No matter how long a pet lives with us, the time will never be enough and we will never realize the strength of our attachment to a pet until it is gone.
Ontario Pet Loss
Since 1999
Ontario Pet Loss 

Our Mission 

The mission of Ontario Pet Loss Support Group is to provide people who are struggling with the death of a beloved companion animal with somewhere to turn to for support: to educate the general public about the depth and importance of the human/companion animal bond and the grief process, as well as to establish other similar support groups.
 
The loss of a pet is traumatic event. Many people do not realize how important they can be to us and can not understand the pain we feel when they die.  We invite you to join our group and connect with others who have been touched forever by the love of a precious pet, a beloved family member.


If you are…

  • feeling lost without your pet
  • finding that family and friends fail to understand or attempt to minimize your loss
  • wondering if it is too soon to get another pet
  • still grieving for a pet you had some time ago
  • considering euthanasia

 …then the Ontario Pet Loss Support Group can help you. Losing your companion animal can be an extremely difficult and painful experience. We offer caring, compassionate understanding of your loss, through phone support, meetings and Facebook.

Many people suffer alone when they lose a pet or faced with making euthanasia decisions.  They feel alienated because others don’t understand. The Ontario Pet Loss Support Group provides a safe, comfortable environment where we offer support and coping mechanisms in dealing with grief.


Group Meetings

Our monthly meetings – a place where people can share their stories, losses and feelings of grief, in a caring, non-judgmental and supportive environment.  

We do encourage people to share their stories and pet photos, but do not force those who are not yet able to share.  Some people benefit just by listening to others talk and realize that they are not alone.  No two circumstances are the same, no two animals are the same, but people find solace in knowing that there are others who can truly understand the pain. 

We offer sympathy – not pity – we are able to help by acknowledging that we don’t “get over” the loss in a week or two. If the loss is deep enough, some will spend the rest of their lives trying to figure out how to live with it.  That doesn’t mean they will never be joyful and happy again. It means that they live with the knowing that their lives will never be the same again.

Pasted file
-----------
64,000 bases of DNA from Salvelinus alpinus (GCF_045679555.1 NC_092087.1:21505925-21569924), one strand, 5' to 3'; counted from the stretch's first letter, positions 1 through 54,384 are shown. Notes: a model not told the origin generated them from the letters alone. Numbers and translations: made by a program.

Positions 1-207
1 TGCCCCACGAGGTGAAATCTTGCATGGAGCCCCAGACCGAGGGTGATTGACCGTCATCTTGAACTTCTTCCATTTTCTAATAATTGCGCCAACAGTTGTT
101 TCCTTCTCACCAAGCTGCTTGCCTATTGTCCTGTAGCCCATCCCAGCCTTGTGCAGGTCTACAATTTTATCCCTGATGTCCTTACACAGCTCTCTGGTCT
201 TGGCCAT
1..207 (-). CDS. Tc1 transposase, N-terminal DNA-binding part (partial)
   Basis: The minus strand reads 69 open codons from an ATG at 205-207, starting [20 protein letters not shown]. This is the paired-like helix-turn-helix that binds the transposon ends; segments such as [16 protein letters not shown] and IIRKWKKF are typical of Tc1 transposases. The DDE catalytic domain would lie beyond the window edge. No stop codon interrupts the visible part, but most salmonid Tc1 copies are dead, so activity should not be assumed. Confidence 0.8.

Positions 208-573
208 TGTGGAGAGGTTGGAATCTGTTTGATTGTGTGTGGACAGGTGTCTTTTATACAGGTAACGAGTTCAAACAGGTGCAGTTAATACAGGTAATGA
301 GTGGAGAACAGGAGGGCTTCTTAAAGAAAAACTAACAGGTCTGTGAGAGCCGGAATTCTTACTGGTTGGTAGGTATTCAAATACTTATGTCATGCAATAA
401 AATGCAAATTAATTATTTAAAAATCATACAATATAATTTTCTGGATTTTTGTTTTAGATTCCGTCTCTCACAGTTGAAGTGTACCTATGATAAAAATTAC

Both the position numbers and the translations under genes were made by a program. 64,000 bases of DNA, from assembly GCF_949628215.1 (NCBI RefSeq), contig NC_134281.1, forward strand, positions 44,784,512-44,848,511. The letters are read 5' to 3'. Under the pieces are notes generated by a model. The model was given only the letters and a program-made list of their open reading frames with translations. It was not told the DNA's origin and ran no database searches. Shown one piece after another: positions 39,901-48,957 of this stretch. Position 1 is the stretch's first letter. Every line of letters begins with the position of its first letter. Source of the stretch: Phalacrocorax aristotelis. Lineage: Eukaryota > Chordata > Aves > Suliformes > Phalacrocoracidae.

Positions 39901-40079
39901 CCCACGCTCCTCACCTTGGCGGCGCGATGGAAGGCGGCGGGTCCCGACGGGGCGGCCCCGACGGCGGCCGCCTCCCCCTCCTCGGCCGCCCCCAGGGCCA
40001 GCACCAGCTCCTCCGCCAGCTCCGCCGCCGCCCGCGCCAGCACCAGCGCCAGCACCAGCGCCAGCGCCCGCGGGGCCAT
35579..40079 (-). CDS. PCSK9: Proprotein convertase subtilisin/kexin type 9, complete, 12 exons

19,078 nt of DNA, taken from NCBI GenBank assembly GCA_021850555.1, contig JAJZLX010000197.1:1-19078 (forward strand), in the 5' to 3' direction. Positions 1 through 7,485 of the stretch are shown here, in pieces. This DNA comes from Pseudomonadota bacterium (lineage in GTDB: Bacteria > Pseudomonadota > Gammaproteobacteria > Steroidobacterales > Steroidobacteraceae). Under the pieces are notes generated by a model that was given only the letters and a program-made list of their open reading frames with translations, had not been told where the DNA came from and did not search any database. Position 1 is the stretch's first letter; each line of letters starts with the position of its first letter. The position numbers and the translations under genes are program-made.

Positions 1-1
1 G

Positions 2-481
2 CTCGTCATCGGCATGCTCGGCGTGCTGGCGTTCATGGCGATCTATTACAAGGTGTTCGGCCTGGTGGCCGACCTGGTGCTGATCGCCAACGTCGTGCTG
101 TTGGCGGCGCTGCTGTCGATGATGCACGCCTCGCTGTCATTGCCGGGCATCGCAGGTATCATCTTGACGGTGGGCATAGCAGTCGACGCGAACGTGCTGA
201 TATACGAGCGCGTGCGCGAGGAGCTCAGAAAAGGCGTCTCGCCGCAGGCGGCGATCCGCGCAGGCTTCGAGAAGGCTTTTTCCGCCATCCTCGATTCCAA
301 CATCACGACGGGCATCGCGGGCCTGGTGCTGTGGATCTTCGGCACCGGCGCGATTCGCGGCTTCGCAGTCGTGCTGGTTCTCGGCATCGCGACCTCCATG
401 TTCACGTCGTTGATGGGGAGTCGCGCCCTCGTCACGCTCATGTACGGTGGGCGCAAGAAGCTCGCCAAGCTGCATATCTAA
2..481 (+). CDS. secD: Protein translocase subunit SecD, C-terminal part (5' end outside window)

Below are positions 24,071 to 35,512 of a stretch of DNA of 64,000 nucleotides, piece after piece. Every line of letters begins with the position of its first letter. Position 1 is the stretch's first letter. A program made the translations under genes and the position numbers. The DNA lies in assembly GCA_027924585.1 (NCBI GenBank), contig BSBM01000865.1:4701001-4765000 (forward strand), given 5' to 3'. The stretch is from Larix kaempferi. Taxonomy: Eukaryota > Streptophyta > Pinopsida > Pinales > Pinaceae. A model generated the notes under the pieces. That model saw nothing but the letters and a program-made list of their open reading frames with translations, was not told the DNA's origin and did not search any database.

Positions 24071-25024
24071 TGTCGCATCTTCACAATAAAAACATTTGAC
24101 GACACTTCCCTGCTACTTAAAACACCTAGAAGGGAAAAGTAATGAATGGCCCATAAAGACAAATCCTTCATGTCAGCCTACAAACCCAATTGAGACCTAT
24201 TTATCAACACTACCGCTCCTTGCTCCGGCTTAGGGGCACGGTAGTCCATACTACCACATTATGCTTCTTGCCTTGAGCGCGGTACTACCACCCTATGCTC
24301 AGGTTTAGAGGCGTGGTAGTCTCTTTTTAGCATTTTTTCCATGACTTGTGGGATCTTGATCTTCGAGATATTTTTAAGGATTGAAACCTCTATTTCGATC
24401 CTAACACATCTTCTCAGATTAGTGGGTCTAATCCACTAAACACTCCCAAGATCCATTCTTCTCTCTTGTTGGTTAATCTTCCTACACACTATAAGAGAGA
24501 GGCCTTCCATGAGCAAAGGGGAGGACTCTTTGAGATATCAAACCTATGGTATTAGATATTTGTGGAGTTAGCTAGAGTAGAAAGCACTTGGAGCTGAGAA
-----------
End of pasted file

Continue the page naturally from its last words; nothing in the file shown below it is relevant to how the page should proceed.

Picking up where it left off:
We provide genuine compassion, since we are all pet lovers and have shared the same experiences.

Non-pet owners, who haven't experienced the love and the connection of a human-animal bond, do not understand and can not appreciate the feelings that arise from the loss of a pet.  They are unable to share the same emotions or have difficulty in understanding why we are unable to “get over” our loss, as one would with a human loss.

By participating, it demonstrates a valuable experience, a gift to help others and the knowing that we are all human and share the same compassion for our pets.

 

 Group Rules

  • Information shared within the group stays in the group.
  • When outside the group, you are not free to talk about another member by name without the member's permission.
  • Members speak only for themselves, not for anyone else.
  • It is okay to express strong feelings, but no one is allowed to abuse any other members, either verbally or physically.
  • It is okay to share one's own experiences and offer suggestions, but we do not give unsolicited advice.

 

Suggestions that help

One important aspect that we encourage is to TALK.  This is the most helpful way to begin the healing process.  Keeping your feelings bottled up can only make your pain last longer.  By offering phone support, as well as our monthly meetings, people are able to openly express their feelings with those who are compassionate and understand.  This enables them to accept the loss and be on the road to a “normal” life quicker.